-Natalie Asorey, program lead, CJCxNYC, University of Florida College of Journalism and Communications
-Jackson Budinger, senior director of comms, The Trevor Project
-Ann Marie Gothard, VP, global corporate media relations, Henry Schein
-Tenee Hawkins, EVP, head of Kaleidoscope, GCI Health
-Jessica Orozco Guttlein, SVP for policy and communications, The Hispanic Federation
-Manan Shah, VP, global health equity and policy partnerships, Bristol Myers Squibb (BMS)
-Marissa Solan, director, US external communications, Haleon
-Adrienne Verrilli, VP of comms, Planned Parenthood Federation of America
Engagement is a strength that communicators bring to bear across the board. In the healthcare space, though, that importance is magnified because ensuring all communities have access to healthcare information can save lives. That is often the first step to reaching people and changing patient behavior.
“You don’t have to wear a white coat to do life-saving work,” notes Tenee Hawkins, EVP at GCI Health and head of Kaleidoscope, the agency’s multicultural practice. She has seen this firsthand on numerous occasions, including when a man approached her at a community screening to tell her that attending a similar event alerted his wife to her alarmingly high blood pressure. They had only found out about the event through consistent communications efforts. And the discovery led to life-saving treatment for her kidney disease.
Clearly, well-crafted messaging and meaningful activations can make a huge impact on patients.
Adrienne Verrilli, VP of comms at Planned Parenthood Federation of America, explains that since her organization is often many patients’ first entry into the healthcare system, creating messaging that resonates with them is critical. Her team focuses on creating campaigns that position the organization as a “trusted messenger by leveraging community involvement in order to get patients access to the care that they need,” she explains.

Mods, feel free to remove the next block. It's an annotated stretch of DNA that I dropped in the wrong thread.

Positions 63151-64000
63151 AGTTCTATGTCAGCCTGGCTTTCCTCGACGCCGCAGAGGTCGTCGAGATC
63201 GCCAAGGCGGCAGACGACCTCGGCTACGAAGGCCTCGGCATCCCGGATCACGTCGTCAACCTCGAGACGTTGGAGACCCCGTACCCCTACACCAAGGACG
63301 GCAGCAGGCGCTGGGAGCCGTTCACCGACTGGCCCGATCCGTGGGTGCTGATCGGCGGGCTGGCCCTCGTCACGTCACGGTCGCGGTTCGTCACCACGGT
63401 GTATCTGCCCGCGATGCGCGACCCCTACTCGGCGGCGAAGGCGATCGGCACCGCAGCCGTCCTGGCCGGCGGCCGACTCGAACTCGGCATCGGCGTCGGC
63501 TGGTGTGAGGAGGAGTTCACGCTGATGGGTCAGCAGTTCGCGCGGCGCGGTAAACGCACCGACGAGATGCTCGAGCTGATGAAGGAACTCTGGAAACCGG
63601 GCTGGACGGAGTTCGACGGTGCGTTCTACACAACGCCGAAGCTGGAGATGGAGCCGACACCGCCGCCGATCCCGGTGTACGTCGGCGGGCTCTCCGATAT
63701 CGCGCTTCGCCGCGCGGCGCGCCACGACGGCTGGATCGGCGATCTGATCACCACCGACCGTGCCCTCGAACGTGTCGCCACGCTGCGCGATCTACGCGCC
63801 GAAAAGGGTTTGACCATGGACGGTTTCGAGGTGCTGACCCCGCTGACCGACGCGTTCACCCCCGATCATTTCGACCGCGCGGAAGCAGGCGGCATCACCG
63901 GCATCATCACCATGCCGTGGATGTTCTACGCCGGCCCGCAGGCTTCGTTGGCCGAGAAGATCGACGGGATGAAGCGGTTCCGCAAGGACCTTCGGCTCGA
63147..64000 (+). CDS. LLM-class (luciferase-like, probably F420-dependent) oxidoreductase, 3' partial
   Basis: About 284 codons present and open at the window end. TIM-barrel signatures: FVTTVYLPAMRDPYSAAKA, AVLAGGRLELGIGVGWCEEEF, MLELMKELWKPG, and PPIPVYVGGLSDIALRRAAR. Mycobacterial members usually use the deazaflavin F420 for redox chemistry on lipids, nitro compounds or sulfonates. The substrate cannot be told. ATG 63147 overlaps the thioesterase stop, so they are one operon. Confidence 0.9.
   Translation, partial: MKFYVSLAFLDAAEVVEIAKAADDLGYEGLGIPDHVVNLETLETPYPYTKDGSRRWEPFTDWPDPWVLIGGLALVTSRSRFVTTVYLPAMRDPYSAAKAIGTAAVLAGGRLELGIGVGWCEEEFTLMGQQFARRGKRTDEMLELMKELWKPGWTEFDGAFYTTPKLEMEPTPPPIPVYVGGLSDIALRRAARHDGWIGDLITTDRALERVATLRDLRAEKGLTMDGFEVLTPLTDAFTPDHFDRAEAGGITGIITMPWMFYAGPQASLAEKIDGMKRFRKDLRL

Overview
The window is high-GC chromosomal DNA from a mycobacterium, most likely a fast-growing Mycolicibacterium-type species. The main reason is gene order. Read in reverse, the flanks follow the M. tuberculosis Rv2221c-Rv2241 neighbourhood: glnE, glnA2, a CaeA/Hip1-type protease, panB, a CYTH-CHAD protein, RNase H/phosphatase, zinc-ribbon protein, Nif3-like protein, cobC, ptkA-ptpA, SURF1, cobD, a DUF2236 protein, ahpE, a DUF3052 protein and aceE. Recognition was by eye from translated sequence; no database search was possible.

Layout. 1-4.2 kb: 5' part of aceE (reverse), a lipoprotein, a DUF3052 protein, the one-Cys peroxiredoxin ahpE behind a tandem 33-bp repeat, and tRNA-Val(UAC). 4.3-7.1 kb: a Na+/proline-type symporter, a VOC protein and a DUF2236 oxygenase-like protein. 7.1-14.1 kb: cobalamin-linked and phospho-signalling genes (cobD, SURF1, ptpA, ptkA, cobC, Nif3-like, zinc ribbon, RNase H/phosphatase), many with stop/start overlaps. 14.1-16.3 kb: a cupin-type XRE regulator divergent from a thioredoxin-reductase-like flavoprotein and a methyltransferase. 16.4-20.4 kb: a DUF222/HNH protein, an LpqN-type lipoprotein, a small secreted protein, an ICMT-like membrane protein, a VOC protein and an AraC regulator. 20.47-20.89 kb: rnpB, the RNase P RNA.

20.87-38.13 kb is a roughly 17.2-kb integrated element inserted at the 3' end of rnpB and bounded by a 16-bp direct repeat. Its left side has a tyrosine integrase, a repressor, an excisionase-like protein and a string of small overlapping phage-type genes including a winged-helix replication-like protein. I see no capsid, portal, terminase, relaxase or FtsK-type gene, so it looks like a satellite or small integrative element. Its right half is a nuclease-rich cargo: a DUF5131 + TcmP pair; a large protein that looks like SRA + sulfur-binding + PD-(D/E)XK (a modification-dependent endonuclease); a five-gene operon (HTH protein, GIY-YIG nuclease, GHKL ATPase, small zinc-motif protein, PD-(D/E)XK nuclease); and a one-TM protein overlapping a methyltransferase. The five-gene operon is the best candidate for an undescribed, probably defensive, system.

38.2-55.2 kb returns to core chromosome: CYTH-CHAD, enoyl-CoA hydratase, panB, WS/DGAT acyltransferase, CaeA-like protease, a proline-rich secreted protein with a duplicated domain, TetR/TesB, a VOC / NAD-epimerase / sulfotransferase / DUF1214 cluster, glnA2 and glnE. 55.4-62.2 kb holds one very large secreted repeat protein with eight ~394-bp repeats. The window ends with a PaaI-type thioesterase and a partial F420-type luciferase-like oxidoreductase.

Cultural and linguistic competency is imperative to connecting with the right audience, adds Jessica Orozco Guttlein, SVP for policy and communications at The Hispanic Federation. Participants in the panel agreed that meaningful messaging starts with listening.
For Manan Shah, VP of global health equity and policy partnerships at Bristol Myers Squibb, effective communications start with research done in the communities he is working to reach.
“I literally roll up my sleeves, go into the community, sit down with patient groups, and get them to tell me their story because I need to hear from them,” he shares, noting that these instances are “the days of my job that I absolutely love the most.”
“When I go back to headquarters,” he continues, “I can share that story, bring that voice forward and pinpoint what we're doing wrong or need to look at differently.”
(l-r): Hawkins and Verrilli (all photos courtesy of Chris Farber)
Understanding cultural differences is critical
Tuning into what people say on social media can also inform comms strategies.
“We need to find ways to insert ourselves into that culture and build trust,” asserts Marissa Solan, director of US external communications at Haleon.